Thinking global, living local: Voices in a globalized world

Forró music – an arena for the gender discussion?

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Growing up in the Brazilian city of Fortaleza,  I couldn’t escape from the ubiquitous ‘electronic forró’ music, but I was never quite able to enjoy it. Forró is a very popular musical genre that covers various subgenres with specific rhythms and dances. It originated in the 19th century on the farms of the semiarid Northeast region, and sang about hardship, drought, hope and love. Traditionally, forró is based in a combination of three instruments (the zabumba, accordion and a metal triangle) and first came to national attention with the singer Luiz Gonzaga. In recent years, forró bands have embraced technological innovation to create ‘electronic forró’, with couples dancing more intensely and closer together.

The lyrics of electronic forró highlight themes of love and betrayal, although the majority of them talk about parties, alcohol, the importance of having money to spend and the conquest of girls as mere one-night stands – lauding the so-called playboy lifestyle – and reinforcing sexist disrespectful attitudes to women. For example, the group Forró Estourado explicitly praises such a lifestyle in their song “Money”: “Guys don’t have to be studs; they just gotta have money. That’s what girls want. I know what I’m saying. A true playboy gotta have money”.

Electronic forró band Asas Morenas in concert. Photo by Prefeitura Municipal de Itanhaém (CC BY 2.0).

Electronic forró band Asas Morenas in concert. Photo by Prefeitura Municipal de Itanhaém (CC BY 2.0).

The song “Eu descobri” (“I found out”), by the group Solteirões do Forró, uses two words of Portuguese to cause deliberate ambiguity about the opposite sex. The word carinho means “affection” but is also the diminutive form of the adjective ‘expensive’; the word barata is a noun that means “cockroach” and an adjective referring to something ‘cheap’. The male singer says he found that women like carinho, as if he meant affection, whereas what he’s actually  saying is that women like “expensive cars, shoes, dresses and dinners, and a man who’s got money”. The female singer doesn’t refute this – on the contrary, she says women are afraid of barata, as if she meant cockroachs, but what she’s actually saying is that women dislike “cheap clothes, jewelry, purses and cheap trips”. The male narrator argues that women don’t leave guys who have money.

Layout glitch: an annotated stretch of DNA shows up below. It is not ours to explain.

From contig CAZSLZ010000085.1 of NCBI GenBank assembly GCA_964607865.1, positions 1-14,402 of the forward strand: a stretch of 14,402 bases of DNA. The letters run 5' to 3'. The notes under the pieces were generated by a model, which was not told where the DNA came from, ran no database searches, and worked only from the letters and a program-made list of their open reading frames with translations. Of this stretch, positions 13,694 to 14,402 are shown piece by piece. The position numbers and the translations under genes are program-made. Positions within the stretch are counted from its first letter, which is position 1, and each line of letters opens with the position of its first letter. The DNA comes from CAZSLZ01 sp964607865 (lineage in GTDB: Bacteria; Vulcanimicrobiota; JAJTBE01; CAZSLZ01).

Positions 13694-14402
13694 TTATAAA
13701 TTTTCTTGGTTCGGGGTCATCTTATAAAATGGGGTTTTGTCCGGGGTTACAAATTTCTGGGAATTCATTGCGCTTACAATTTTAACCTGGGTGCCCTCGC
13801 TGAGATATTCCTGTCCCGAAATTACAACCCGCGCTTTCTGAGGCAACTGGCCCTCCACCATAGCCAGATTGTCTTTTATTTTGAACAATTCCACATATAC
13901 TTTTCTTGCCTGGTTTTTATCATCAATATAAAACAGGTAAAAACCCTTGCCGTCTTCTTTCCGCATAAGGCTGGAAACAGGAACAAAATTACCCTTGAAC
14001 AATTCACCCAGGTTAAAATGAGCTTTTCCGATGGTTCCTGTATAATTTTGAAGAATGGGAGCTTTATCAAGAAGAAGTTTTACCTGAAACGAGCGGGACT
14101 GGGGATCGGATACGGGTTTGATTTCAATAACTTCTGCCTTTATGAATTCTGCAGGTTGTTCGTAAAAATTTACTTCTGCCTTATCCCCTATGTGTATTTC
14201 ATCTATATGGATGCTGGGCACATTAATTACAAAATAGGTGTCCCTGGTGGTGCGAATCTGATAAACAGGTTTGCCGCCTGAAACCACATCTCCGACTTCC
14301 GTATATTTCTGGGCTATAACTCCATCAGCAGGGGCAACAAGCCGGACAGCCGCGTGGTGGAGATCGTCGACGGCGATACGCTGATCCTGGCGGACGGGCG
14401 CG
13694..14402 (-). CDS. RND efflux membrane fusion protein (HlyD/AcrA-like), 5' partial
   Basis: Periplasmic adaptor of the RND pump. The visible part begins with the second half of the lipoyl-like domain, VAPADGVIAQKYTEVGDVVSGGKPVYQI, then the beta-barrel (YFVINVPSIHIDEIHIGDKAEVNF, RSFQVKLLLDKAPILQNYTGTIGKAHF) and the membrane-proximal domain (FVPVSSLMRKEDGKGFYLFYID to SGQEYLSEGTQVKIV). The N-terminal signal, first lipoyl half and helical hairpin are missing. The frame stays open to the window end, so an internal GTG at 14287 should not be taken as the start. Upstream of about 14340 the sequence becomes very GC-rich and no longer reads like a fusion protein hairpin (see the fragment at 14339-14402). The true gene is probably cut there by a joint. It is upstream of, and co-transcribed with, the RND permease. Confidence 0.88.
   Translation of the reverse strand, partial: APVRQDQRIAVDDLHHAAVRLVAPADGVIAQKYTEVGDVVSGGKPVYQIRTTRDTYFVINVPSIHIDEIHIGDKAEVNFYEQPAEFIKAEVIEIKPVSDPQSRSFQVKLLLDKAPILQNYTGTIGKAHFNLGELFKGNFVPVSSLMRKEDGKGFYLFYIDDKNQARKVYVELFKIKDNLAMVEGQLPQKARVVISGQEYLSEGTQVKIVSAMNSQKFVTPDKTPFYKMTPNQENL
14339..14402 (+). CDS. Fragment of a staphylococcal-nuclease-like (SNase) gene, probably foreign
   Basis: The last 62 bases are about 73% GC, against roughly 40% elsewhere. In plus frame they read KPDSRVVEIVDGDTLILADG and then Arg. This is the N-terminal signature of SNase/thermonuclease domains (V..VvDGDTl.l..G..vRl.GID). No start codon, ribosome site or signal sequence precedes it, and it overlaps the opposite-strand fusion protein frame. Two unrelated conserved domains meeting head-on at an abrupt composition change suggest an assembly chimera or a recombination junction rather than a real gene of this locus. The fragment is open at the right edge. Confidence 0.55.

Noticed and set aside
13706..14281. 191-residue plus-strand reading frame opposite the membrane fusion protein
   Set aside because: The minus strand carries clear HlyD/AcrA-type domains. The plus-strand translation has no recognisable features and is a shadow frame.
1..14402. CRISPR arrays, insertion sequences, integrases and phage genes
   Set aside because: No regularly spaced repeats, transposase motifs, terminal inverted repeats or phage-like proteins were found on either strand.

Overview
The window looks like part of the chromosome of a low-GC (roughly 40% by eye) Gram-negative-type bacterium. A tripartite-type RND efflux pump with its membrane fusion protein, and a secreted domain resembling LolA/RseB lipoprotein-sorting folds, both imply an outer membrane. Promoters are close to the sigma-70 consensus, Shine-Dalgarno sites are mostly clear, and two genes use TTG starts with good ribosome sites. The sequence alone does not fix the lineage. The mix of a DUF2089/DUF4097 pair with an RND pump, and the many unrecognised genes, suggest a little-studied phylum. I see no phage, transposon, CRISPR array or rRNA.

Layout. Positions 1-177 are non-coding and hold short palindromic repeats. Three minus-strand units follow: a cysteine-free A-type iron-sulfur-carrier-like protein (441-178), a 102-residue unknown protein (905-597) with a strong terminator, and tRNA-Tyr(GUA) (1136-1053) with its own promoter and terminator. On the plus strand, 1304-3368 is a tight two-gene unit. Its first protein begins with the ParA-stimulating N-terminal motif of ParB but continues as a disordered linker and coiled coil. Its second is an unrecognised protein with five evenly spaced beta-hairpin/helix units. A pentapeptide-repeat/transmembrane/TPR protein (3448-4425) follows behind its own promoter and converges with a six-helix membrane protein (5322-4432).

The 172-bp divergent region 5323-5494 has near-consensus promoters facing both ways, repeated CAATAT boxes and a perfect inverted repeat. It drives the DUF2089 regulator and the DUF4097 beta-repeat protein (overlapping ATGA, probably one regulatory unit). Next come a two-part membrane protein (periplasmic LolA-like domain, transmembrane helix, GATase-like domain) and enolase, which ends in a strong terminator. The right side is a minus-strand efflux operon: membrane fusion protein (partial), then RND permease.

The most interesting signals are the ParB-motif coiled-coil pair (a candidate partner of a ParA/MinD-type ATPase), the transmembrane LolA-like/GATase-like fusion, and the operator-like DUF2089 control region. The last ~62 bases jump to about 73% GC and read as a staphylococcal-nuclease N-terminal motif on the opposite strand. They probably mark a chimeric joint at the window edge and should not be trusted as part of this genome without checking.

Couples dancing forró. Photo by Expansão Cultural, published on Flickr (CC BY-SA 2.0).

Couples dancing forró. Photo by Expansão Cultural, published on Flickr (CC BY-SA 2.0).

Yet when I listened to the song “Quem paga minha faculdade” (“The one paying for my college degree”), by the female lead singer of the Aviões do Forró band, it sounded quite feminist. She says “I’ve got a car and I’m the one paying for my college degree, so don’t think you can have my love just because you have money. You say women only love cash and that women’s feelings aren’t true, but I’m here today to defend our honor and prove that there are women you cannot buy”.

The song implies changes in Brazilian society, and possibly in gender relations too. Economic policies have fostered a new middle class composed by classes C and D: 40 million people who want to purchase more and who have set investment in education as a priority. The Institute Data Popular projected a budget [pt] of 31 billion US dollars for education in 2012, a 7.5% increase over 2010. The OECD report Education at a Glance 2012 stated that 91% of men and 81% of women are currently employed, while 12% of Brazilian adult women and 10% of adult men now have a college degree.

The song’s leading character is independent: she has a job, has bought herself a car and pays for her college. She doesn’t fall an easy prey to guys with cash. This idea is anathema to the sexist and still very dominant way of thinking that women should stay at home taking care of the kids, while men remain the breadwinners and holders of uncontested authority. It’s hard to tell if we are about to see the birth of feminist forró songs, reshaping the music’s recent reputation as a bastion glorifying money and playboy-lovers, but it sure is a indication that gender relations are by no means smooth.

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João Miguel Lima Twitter: jmlima

Blogger, sociologist and zinester from Brazil.